The thing to keep in mind is BALANCING. The dealer does that included (better be) in the cost he nails you for. This too can be done at home if you have the bits (weights) and a long rod. It takes some time to get it right on but it's easy once ya get the hang of it. Simply slip the wheel on the long rod ya clamped in the vice and give it a gentle spin, watch where it stops. If it never stops in the same place or backs up when stopped you are in the ballpark. Backing up after stopping means you have a bad heavy spot.... go directly oppsite the place where it stopped and attach a small weight... spin again until it no longer stops in the same spot. Very simple. If done right you will never notice the difference except knowing you didnt pay any pissin munkey :pisson ta fix yer bike..... and that feels MIGHTY DAM GOOD :leghump
 

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I don't but I have a friend who will do it for me if he has the time, and he only charges me a 12 pack so it works out for me.
 

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Autobots! Roll Out!
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2,061 Posts
I work in a tire shop for cars, it's not rocket science, I can dismount, remount, air up, and balance a tire to a car in about 90 seconds. It's not rocket science, especially when you have air power'd bead breakers and computer spun balancers. Haven't tried to do a bike tire at work yet, as I can't set the balancer up to do it. I refuse to do it manually after working in a shop with the tools to do it.
 

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I pulled one off my front once (to strip paint for a polish job that turned out to be way more work than I wanted)... I second KH comment about needing a bead breaker - HOLY CRAP BATMAN - That Sucked!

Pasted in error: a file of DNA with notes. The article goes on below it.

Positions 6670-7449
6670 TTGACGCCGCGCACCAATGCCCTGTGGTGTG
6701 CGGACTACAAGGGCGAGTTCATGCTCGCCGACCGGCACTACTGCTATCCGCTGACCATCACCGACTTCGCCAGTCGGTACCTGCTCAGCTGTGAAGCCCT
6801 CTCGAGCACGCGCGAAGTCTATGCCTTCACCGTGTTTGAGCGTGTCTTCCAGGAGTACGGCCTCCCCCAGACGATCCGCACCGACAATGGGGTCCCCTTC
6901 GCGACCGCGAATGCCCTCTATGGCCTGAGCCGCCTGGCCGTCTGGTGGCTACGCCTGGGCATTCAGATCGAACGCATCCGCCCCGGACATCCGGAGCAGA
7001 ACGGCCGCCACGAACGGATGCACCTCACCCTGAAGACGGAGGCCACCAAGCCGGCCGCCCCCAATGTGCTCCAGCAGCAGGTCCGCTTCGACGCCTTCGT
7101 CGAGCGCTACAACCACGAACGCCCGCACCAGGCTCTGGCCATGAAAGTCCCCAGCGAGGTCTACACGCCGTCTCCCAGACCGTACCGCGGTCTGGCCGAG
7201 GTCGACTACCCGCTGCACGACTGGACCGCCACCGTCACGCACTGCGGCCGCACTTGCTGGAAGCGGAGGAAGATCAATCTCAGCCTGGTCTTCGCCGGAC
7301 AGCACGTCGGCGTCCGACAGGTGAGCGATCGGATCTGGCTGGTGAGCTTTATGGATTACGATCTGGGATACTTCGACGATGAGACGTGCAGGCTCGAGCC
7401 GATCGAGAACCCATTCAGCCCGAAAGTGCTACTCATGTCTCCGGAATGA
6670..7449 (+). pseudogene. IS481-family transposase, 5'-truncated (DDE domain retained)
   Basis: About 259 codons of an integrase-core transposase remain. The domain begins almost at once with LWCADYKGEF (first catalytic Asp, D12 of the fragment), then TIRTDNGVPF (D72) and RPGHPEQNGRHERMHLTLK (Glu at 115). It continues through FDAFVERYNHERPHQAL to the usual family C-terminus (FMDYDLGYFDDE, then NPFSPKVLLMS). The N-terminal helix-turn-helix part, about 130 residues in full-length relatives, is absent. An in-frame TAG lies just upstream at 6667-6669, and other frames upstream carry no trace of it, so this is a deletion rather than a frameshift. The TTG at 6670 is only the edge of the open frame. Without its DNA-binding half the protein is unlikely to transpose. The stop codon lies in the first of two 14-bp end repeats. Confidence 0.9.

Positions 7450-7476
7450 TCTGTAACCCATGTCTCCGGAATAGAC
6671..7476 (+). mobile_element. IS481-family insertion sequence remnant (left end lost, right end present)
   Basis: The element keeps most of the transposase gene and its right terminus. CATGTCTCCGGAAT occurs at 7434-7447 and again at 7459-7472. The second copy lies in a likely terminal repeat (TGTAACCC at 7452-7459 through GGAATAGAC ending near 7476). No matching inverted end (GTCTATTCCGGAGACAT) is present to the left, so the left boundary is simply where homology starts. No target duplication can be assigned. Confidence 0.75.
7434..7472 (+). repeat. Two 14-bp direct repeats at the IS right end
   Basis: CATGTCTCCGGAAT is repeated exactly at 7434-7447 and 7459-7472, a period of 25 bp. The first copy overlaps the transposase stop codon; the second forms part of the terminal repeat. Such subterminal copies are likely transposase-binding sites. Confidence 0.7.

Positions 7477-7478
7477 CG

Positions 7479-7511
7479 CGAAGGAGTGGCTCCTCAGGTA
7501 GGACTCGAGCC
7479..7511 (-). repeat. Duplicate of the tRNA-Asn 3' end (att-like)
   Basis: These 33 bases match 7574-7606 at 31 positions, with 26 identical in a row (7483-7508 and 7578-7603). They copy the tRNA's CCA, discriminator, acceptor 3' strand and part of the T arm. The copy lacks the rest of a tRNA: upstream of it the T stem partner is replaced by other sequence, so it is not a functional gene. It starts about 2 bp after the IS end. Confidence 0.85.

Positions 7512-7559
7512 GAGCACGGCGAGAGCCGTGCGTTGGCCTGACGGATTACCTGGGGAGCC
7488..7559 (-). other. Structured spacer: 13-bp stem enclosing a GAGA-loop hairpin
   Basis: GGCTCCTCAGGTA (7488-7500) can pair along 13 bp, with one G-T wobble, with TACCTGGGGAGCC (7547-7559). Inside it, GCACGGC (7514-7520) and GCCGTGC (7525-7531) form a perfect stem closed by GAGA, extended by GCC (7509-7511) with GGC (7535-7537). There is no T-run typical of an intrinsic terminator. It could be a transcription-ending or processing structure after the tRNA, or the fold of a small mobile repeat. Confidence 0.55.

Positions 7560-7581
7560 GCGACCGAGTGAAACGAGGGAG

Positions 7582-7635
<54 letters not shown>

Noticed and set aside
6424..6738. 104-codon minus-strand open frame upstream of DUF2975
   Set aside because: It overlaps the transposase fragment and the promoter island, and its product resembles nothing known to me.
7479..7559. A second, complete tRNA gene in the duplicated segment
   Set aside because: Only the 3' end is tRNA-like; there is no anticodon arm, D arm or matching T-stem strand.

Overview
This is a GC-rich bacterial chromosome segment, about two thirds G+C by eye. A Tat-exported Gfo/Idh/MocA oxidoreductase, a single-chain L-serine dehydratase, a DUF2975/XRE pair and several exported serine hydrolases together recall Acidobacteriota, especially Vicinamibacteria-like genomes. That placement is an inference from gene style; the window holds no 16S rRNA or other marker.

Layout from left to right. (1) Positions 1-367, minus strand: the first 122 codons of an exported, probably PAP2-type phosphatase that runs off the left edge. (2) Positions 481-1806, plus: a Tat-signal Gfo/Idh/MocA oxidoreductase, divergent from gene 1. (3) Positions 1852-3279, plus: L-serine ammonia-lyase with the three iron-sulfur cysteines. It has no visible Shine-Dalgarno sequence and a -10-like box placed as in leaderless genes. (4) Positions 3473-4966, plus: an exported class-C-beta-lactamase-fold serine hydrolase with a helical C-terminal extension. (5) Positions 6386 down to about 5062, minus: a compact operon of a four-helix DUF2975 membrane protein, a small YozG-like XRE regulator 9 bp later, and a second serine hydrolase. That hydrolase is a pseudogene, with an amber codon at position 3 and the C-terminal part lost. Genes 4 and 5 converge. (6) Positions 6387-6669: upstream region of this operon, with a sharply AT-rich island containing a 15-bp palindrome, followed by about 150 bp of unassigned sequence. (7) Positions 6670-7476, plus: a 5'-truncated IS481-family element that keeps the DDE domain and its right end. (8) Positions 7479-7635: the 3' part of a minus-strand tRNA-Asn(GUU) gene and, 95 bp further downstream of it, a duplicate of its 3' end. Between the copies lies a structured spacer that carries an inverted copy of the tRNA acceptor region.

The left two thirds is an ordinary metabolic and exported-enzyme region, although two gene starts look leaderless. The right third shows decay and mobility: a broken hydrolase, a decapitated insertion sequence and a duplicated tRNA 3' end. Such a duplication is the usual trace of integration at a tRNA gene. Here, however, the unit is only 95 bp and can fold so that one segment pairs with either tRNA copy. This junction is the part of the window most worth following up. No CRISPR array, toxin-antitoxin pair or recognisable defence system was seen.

Balance and the annoyance of breaking the bead are why I take them in.

My preference:
Order the tires online.
Pull the wheel and take them to the shop.
Browse for goodies while they mount/balance the new tires.
 

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V-twin anyone?
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2,161 Posts
I tried it once and I scratched my rim a bit. I stopped right there and let the guys at the shop finish it. I broke the bead okay with some long pieces of 2x4 but without decent tire irons and rim saver strips, I was ill prepared.

If I didn't care about scratching my rims, I'd do it. Otherwise, forgettaboutid!
 

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Krazy Hawaiian said:
Most important part is a bead breaker. Without one your fucked <period> game over.

A small bottle jack and a truck works fine. Place the wheel on the ground (on a piece of plywood helps), put the base of the bottle jack on the sidewall of the tire and under the frame of the truck. As you extend the jack it'll lift the truck a bit and then pop the bead right off.

A real bead breaker is better, but if you're in a pinch (like you just got a flat and your bike is stuck in New Jersey) a little improvisation goes a long way.
 

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F-You and Yourspace!
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799 Posts
I work part time at a motorcycle shop. Nuff said. :)